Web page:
Wednesday, May 27, 2020

The Prisoner's Wife, by Maggie Brookes

Berkley Publishing Group, ISBN 9780593197752, May 2020

This is based on a true story from World War II, as improbable as it seems.

It's 1944, and Izabella is a twenty-year-old farm girl. Her father and older brother have joined the partisans; Izzy, her mother, and her younger brother, Marek,are left alone on the farm.

Izzy's mother, fortunately, was always the farmer in the family; it's her family's farm, and Izzy's father was a musician. But with only Izzy and her mother to do the heavy work, it is a struggle. When Nazi officer Captain Meier shows up and says he can bring a work crew--prisoners from the Allied forces--her mother accepts.

It's a team of five captured British soldiers. They don't come every day, but for every major job the farm has. Among the prisoners is William King, and he and Izzy are quickly drawn to each other.

They have to be very, very careful.

They fall in love. They make the dangerous decision to marry in secret and escape to join the partisans.

They manage the secret marriage. They manage the escape.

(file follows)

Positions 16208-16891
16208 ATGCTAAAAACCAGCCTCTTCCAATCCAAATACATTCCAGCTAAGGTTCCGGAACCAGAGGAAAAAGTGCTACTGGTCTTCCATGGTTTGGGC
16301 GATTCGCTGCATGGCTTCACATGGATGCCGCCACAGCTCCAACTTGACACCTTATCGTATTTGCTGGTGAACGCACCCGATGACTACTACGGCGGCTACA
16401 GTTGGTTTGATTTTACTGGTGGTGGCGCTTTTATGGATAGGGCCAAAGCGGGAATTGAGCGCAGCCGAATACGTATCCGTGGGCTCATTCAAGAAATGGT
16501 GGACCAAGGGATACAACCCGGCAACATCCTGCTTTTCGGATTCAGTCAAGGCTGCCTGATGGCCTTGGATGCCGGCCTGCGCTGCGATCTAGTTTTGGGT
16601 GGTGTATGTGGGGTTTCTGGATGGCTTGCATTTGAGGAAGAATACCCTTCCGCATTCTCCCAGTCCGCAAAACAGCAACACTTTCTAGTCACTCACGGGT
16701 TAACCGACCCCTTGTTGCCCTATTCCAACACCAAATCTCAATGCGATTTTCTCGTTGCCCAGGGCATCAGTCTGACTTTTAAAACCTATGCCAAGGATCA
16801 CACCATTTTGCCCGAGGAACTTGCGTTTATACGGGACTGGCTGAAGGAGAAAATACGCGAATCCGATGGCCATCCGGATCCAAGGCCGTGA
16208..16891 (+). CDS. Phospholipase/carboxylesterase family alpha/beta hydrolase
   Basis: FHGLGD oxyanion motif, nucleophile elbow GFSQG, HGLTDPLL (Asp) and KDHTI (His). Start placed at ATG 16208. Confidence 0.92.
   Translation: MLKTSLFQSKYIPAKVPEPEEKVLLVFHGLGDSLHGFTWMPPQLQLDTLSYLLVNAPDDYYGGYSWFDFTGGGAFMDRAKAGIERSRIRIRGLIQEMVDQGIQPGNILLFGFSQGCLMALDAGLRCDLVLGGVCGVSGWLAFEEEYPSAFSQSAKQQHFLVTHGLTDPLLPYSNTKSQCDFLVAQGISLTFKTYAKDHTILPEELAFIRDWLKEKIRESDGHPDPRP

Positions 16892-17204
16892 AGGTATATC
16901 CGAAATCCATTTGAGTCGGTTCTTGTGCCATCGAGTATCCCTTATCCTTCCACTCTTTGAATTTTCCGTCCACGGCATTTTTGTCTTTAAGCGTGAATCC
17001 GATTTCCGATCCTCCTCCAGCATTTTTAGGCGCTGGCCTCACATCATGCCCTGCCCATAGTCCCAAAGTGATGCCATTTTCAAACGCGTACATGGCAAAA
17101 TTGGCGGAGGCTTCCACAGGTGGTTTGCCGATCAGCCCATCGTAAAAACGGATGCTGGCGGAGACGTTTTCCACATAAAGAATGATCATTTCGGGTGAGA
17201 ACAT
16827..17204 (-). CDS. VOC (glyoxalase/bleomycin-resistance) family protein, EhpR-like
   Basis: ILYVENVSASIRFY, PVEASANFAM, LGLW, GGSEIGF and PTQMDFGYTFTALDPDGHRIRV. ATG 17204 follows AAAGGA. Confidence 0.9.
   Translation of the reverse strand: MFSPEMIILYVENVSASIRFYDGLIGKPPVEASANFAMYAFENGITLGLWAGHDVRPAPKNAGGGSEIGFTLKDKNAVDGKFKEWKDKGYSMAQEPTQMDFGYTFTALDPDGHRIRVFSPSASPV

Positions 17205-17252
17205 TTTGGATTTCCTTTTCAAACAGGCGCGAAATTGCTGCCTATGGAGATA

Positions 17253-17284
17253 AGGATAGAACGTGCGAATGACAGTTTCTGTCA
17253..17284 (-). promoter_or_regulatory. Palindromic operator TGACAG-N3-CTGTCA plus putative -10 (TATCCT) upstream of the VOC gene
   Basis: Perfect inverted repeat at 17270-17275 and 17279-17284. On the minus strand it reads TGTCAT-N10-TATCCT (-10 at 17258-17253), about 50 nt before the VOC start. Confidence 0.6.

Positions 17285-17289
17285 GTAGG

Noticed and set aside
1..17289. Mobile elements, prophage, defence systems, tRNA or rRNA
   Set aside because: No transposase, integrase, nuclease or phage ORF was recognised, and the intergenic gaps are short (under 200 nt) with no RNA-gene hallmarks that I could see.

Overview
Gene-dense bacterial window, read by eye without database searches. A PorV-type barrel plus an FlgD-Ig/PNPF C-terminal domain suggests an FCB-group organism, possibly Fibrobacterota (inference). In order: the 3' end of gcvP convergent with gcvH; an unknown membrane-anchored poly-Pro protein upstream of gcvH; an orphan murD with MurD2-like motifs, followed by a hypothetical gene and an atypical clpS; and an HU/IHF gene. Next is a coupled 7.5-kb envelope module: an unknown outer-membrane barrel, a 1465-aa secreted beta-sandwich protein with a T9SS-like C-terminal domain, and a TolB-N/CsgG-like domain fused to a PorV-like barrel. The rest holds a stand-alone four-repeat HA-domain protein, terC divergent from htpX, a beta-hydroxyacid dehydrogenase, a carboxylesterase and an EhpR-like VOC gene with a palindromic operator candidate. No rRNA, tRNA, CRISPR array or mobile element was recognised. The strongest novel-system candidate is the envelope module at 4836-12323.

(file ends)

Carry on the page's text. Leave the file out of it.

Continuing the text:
It's almost two weeks before they're caught, by Nazi guards with tracking dogs.

Izzy is dressed as a boy, and they have concocted a false identity including a serial number for a young British solder who possibly lied about his age to enlist.

They now face months, possibly years, as POWs while the Germans know they're slowly but surely losing the war. And of course, they have to hide the fact that Izzy is a woman. They manage to enlist some of their fellow prisoners, but it's still an additional danger on top of the dangers and privations of the German camps.

What follows is a harrowing tale that Brookes makes all to real and challenging to read--even though I'm sure this may be softened quite a bit from the reality of the lived experience. They, their friends, and other fellow prisoners experience starvation, overwork, illness, and filth. And at any point, they could be injured, killed, or Izzy discovered to be a woman. We see their characters grow and develop, even as their chances of survival shrink, while the reader but not the prisoners know exactly how long they have to survive till Allied forces arrive and they can be freed. That is, if they are still alive.

As mentioned above, this is based on a true story, and Brookes makes it very compelling. Recommended.

I received an electronic galley from the publisher, and am reviewing it voluntarily.

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